be free of violence, and the right to have access to justice. These
rights are guaranteed under the American Convention on Human Rights
and the Inter-American Convention on the Prevention, Punishment and
Eradication of Violence against Women. 

"Despite proof to the
contrary, neither the Ministry of Health nor the Chilean Courts found
that the facts of this case amounted to a violation of F.S.’s human
rights. This denial of justice clearly demonstrates the discrimination
that people living with HIV/AIDS continue to suffer in Chile," said
Vasili Deliyanis, executive director of Vivo Positivo. "The presentation
of this case to an international tribunal provides a prime opportunity
to reinvigorate the discussion on the rights of HIV-positive women in
our country. It also provides an opportunity for the Chilean State to
reestablish the rule of law." 

Through this complaint the
Center and Vivo Positivo "are asking the IACHR to acknowledge human
rights violation, undo the harm done to F.S. and provide her with monetary
compensation; and adopt policies that guarantee women living with HIV
the freedom to make reproductive health decisions without coercion,"
stated the Center’s press release.   

"Forced sterilization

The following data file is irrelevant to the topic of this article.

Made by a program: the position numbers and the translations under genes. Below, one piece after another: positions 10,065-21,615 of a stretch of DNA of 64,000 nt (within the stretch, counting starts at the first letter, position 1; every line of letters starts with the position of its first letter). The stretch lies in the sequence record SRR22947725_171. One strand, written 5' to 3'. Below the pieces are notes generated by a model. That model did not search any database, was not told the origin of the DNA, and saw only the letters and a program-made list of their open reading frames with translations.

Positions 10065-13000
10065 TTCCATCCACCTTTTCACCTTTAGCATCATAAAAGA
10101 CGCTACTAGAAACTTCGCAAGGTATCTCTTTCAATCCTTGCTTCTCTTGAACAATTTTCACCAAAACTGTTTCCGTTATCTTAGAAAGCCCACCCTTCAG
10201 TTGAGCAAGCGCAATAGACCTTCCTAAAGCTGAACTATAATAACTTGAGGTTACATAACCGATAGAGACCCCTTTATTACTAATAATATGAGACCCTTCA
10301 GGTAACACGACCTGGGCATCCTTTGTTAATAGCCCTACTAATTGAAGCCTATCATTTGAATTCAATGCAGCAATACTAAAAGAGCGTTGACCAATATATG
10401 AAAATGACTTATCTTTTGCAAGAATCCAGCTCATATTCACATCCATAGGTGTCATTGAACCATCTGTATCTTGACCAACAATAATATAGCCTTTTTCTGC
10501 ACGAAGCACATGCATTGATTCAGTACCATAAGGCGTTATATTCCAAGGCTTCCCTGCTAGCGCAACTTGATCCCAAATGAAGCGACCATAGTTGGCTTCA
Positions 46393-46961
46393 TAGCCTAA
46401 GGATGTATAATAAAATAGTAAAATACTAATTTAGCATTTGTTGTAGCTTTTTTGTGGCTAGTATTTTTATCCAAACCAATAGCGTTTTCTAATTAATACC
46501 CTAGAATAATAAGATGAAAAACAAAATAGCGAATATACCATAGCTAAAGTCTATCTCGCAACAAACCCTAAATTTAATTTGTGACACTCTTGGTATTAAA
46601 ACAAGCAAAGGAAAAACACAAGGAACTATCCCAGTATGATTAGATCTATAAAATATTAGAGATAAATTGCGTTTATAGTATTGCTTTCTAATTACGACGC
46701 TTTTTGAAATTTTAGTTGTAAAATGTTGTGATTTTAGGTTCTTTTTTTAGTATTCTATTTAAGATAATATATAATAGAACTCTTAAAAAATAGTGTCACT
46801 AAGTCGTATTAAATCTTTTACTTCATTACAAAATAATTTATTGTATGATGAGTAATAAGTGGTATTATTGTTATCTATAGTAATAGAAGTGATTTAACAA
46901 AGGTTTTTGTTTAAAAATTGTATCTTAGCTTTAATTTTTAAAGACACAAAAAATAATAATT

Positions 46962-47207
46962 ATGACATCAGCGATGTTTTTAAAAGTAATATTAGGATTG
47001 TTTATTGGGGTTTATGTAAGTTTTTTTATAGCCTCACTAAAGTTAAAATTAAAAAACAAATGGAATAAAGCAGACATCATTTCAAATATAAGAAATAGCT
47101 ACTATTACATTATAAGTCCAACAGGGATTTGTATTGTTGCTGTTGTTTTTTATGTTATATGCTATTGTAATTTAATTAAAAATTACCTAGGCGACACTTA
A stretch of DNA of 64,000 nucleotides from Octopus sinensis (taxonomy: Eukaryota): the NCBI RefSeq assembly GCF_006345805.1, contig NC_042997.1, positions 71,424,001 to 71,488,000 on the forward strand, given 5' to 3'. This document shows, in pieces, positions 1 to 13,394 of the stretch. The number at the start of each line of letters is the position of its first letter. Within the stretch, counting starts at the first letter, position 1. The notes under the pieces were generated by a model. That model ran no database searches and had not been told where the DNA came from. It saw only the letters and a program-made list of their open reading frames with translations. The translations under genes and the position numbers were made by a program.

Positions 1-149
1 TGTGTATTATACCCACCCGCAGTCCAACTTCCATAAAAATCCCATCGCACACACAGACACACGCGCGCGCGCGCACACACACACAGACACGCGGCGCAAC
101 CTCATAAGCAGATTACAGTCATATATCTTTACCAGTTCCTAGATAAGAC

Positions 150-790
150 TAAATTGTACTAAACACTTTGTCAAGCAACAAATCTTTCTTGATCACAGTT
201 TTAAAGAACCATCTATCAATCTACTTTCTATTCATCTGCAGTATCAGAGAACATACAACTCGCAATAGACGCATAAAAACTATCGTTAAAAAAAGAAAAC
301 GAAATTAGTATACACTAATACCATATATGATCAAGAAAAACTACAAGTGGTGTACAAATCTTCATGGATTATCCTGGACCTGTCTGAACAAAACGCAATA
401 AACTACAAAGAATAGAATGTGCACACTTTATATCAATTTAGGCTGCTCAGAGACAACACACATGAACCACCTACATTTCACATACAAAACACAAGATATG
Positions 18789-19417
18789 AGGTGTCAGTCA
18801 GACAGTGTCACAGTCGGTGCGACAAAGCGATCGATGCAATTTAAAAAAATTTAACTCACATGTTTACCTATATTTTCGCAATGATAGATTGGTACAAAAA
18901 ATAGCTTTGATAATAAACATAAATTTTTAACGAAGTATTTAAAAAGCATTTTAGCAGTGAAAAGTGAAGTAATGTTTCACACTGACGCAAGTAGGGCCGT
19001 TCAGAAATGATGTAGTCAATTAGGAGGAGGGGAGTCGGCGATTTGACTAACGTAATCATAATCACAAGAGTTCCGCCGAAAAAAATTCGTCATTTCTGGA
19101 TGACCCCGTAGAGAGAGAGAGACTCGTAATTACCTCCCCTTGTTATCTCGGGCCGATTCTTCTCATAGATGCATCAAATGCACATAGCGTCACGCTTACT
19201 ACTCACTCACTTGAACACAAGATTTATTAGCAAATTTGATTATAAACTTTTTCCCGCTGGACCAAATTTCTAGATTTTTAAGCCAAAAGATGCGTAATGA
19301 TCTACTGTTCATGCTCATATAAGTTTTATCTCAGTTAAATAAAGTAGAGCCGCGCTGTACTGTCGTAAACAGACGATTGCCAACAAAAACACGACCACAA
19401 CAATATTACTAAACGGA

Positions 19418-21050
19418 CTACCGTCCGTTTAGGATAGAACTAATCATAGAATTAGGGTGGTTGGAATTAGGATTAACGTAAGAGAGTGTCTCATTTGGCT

is a violation of a woman’s most basic human rights and is all too often
committed against members of vulnerable groups, which deserve special
protection, such as women living with HIV," said Luisa Cabal, director
of the international program at the Center for Reproductive Rights,
which is a global legal advocacy organization dedicated to advancing
women’s reproductive health, self-determination, and dignity as basic
human rights. "It’s time that the Chilean government respects the
human rights of all its citizens and takes concrete action to guarantee
that a woman living with HIV receives quality reproductive health services
and has the ability to make decisions about her own life."  

Unfortunately, her case is
not the only one. Vivo Positivo and others conducted the study "Chilean Women Living with HIV/AIDS: Sexual and Reproductive Rights?" which revealed pressures on women to get sterilized and found that women have even been sterilized
without consent. 

The research included a comprehensive